Good Job Renaissance Italians Revived the Horsemanship of Xenophon and Not This Guy

I was googling around for details of a Greek cavalry commander called Eumenes, who’s credited with introducing the use of pillars in training horses when I found this. As Xenophon put it, would you whip a dancer? Eumenes would.

During this siege, as he [Eumenes] perceived … that the horses would lose condition if they never used their limbs …. he caused their necks to be hoisted by pulleys fastened to the roofs of their stable, until their forefeet barely touched the ground. In this uneasy position they were excited by their grooms with blows and shouts until the struggle produced the effects of a hard ride, as they sprung about and stood almost erect on their hind legs until sweat poured off them, so that this exercise proved no bad training either for strength or speed.

From Plutarch’s Lives, sourced here.

4 thoughts on “Good Job Renaissance Italians Revived the Horsemanship of Xenophon and Not This Guy

  1. He wasn’t the only one as I recall medieval illustrations of baroque horses tied to the pillars and courtly lads holding cats tied on a pole under the horse’s bellies so the cat scratching and yowling would make them hop about on the spot. I don’t remember the name of the book, as I tend to agree with author Terry Pratchett that humans are capable of coming up with stuff that would make even the Devil want to drink himself into a stupor…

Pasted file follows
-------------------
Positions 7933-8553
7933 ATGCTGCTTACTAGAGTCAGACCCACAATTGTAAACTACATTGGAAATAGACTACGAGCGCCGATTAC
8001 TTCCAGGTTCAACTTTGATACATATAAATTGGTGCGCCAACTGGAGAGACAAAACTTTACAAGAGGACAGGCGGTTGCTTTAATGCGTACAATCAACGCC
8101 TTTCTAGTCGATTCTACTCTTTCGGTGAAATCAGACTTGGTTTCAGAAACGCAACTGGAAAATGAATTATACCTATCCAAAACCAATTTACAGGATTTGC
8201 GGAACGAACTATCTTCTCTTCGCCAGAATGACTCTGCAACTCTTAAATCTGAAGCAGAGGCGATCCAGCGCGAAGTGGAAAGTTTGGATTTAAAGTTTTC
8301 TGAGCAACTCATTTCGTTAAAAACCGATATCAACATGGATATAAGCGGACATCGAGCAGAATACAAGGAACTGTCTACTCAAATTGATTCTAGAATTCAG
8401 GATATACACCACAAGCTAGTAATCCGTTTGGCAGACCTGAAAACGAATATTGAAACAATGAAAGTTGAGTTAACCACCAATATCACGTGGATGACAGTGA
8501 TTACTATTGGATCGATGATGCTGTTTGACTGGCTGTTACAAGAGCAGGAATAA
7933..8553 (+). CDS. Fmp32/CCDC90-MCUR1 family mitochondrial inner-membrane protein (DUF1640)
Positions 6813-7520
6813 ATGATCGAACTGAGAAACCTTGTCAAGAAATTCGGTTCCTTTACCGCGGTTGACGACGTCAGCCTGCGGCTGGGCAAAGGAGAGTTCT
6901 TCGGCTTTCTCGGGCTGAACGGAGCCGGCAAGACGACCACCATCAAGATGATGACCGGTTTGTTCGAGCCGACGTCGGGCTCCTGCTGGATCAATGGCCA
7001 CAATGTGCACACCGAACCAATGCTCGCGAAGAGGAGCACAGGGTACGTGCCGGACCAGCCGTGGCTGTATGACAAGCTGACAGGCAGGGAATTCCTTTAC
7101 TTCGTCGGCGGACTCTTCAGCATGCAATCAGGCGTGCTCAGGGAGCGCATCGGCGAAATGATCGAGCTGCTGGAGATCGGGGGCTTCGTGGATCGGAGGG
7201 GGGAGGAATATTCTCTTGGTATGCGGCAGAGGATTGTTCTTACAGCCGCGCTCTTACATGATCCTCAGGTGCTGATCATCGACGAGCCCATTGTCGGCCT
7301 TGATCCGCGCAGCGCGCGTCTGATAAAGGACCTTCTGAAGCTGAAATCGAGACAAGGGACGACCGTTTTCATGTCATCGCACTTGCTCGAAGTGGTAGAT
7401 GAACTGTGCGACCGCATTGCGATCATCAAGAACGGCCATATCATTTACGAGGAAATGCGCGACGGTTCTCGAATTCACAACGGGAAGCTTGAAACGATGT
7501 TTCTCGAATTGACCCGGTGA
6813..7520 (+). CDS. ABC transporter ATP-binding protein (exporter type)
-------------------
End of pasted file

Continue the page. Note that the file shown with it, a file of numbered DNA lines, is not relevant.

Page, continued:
2. surprised the “charro” riders that teach their horses to “dance” using many cruel methods, havent picked up on this yet, hopefully !

  3. Actually tying the horse’s head up so high the horse can barely stand and whipping them into a frenzy is very much part of the charro treatment of horses, as is whipping them on the belly/groin. Ancient traditions of abuse are bad enough but what is truly sickening is that the ineffectiveness of rolkur and LDR has brought that abuse into FEI competitive dressage. Any time you see (especially a young) a horse executing a croup high spraddle legged hop about on the spot that judges euphemistically term ‘tense steps’ travesty of the piaffe you are seeing a horse that has been forced to ‘dance’ by being immobilized and whipped on its tender parts.
    Unfortunately both observations are based on my first hand experience and have lead me to the sad conclusion that charros are more likely to be willing to discuss and experiment with alternative methods of schooling than dressage pros.

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